Legacy of Unreal
The Unreal franchise is one the most impactful FPS series ever created. This franchise is very personal to me. My cousin gifted me with Unreal Gold on Christmas when I was either 10 or 11 years old, so this would have been Christmas of 2002 or 2003. I spent countless hours playing this game and I enjoyed Unreal Gold so much that I ended up getting Unreal Tournament 1999 soon after. Later on I purchased Unreal Tournament 2004 and I went to Best Buy in 2007 or 2008 to pick up Unreal Tournament 3. I got so interested in the Unreal series that I even began playing with the map editor and learning quite a bit about level design and how to use Unreal Editor. Some of my knowledge from these old Unreal Editor map editors transferred over to Unreal Engine 4, which I have been playing with on a frequent basis. My cousin thought he just handed me a decent PC game CD all those years ago, but little did he know that he impacted my life. Currently one of my hobbies designing games and levels in the Unreal Engine.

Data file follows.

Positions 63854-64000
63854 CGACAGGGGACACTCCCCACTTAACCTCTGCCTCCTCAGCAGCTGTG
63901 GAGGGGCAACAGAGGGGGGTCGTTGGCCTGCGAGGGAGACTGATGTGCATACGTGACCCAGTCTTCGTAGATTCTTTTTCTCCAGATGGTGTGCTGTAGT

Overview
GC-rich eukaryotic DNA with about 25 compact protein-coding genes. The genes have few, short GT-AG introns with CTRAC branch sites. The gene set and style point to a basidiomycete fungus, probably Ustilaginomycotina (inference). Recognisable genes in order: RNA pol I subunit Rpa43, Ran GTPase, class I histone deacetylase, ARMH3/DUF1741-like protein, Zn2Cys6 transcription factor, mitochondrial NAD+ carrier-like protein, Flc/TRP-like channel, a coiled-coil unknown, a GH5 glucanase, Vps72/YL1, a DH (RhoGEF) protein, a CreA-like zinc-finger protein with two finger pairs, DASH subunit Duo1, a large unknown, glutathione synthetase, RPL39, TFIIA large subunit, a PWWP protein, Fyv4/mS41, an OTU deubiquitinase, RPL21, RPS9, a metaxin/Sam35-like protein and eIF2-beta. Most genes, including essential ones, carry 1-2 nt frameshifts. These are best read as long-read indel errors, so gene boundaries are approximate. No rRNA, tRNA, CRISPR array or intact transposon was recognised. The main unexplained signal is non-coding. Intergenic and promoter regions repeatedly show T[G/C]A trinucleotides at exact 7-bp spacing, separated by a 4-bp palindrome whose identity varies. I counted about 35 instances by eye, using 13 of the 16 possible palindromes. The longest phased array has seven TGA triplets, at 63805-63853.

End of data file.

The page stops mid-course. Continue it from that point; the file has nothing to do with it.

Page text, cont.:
The Unreal franchise was created by Epic Games and contains the following games:
Unreal (1998) – This was for Mac and PC. It had singleplayer, co-op, botmatches and multiplayer. There was also a 1999 expansion pack called Return to Na Pali. The expansion and initial release were bundled as the Unreal Gold package. This used the Unreal 1 engine.